The Northeast Quadrant drill team has performed at Juneteenth celebrations.
I ate two grilled hamburgers, heard some good rap music (not gangsta) and talked to some nice people. I stayed clear of the dunk tank, for which I was nominated by more than one attendee. As Bob Uecker might say, "Ah these fans! They love me."
And the squire of Stately Blaska Manor does not do basketball.
Everything came together for Shamawyah Curtis except for sub-60 degree weather in August. At least, no rain.
Her "United We Stand, Family & Community Unite" event Saturday, August 29, at Elver Park was a success, it says here.
Shamawyah coordinated committees for food, the basketball tournament, talent show, guest speakers, fund-raising and marketing, games, volunteers, and community research. A big undertaking for this first annual family and community event. Turnout was solicited throughout the southwest side of town, especially from west Hammersley Road, Balsam/Russett, Park Ridge, and Allied Drive.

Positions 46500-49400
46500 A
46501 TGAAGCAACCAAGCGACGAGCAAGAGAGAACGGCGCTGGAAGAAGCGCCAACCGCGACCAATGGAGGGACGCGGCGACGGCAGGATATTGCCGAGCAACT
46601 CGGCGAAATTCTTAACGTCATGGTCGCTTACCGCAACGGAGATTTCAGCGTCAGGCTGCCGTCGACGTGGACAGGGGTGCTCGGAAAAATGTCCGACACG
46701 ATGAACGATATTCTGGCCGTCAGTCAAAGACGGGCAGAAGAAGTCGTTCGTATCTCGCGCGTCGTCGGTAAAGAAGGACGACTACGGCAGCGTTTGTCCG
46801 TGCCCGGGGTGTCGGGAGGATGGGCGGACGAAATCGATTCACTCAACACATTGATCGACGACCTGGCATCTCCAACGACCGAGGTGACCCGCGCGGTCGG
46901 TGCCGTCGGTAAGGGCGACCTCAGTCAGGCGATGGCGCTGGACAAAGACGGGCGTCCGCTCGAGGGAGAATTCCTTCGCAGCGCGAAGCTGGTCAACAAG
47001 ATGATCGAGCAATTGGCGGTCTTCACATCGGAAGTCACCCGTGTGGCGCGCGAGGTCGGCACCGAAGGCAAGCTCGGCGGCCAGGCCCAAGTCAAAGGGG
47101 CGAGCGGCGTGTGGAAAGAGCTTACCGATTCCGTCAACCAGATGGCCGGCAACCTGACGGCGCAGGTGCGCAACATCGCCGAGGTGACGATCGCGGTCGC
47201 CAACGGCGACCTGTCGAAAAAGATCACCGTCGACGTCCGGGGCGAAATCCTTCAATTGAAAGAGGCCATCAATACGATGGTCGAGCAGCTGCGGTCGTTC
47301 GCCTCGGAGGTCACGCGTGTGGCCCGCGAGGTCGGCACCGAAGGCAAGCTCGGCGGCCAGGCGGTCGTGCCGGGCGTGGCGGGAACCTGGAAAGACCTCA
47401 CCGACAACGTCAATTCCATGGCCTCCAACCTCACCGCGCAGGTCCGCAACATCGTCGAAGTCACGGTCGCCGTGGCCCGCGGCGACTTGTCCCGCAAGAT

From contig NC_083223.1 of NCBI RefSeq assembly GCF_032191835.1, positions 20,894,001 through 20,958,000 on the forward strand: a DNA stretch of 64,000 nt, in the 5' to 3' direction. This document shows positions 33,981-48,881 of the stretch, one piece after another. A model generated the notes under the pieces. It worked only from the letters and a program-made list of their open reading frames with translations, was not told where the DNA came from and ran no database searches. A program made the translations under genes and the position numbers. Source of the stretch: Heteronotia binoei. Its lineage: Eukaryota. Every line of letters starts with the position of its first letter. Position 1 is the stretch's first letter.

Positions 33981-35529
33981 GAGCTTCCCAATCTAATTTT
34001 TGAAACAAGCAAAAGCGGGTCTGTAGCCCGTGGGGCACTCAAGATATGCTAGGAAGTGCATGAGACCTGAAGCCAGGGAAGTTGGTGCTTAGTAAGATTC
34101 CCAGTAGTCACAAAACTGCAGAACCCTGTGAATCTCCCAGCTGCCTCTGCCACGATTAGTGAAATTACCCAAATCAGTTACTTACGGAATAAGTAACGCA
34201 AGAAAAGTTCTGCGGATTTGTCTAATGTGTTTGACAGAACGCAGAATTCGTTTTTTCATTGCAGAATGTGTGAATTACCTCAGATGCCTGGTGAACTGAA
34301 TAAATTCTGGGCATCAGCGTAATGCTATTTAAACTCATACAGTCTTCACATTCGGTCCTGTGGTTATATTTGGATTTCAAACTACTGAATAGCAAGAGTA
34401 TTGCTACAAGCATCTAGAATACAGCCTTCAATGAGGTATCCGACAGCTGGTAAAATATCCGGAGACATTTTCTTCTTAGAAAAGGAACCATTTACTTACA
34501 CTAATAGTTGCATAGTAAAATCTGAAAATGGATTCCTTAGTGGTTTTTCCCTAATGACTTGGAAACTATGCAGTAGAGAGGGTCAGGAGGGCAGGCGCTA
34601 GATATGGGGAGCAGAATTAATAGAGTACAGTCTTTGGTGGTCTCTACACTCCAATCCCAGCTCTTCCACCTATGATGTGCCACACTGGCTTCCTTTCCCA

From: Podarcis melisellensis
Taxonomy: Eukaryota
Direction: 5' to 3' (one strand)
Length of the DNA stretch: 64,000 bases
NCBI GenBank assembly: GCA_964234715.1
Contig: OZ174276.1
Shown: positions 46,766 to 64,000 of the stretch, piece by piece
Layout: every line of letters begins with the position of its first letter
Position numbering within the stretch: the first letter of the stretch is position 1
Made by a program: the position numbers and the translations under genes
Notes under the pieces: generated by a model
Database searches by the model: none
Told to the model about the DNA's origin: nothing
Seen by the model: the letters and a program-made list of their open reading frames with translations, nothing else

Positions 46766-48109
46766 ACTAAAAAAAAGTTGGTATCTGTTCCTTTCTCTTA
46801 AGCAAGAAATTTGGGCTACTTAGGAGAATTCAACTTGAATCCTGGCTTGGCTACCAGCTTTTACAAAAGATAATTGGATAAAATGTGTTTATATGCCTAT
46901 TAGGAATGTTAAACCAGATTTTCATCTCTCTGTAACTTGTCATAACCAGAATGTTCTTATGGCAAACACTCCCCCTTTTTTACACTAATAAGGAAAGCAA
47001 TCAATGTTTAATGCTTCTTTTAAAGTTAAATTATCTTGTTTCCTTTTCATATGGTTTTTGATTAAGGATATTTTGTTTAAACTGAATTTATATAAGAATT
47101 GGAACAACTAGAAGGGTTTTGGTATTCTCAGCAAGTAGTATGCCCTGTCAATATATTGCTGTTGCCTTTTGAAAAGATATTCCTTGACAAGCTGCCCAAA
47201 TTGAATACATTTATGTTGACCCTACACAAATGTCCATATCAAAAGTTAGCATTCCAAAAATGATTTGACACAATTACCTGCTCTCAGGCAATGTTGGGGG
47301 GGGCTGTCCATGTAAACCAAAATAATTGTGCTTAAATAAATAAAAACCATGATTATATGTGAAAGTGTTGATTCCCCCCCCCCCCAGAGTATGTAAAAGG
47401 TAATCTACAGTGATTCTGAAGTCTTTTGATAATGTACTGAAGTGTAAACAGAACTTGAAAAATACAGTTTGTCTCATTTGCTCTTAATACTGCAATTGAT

The partisan mischief makers are portraying Saturday's picnic, organized chiefly but not exclusively by black people, as a rival to the efforts of the "older white men," as the State Journal likes to call them. Actually, Saturday's United We Stand does not compete so much as it complements the Neighborhoods Restoring Safety effort, which formally proposed a code of conduct and resident bill of rights Wednesday evening at Falk elementary school.
The mayor was scheduled to speak but I left beforehand because I am pissed that he blew off Wednesday's meeting at Falk. You cannot diss some residents and cultivate others without creating your own divisions. Consider that Tom McKenna was conspicuous by his presence at the Saturday picnic.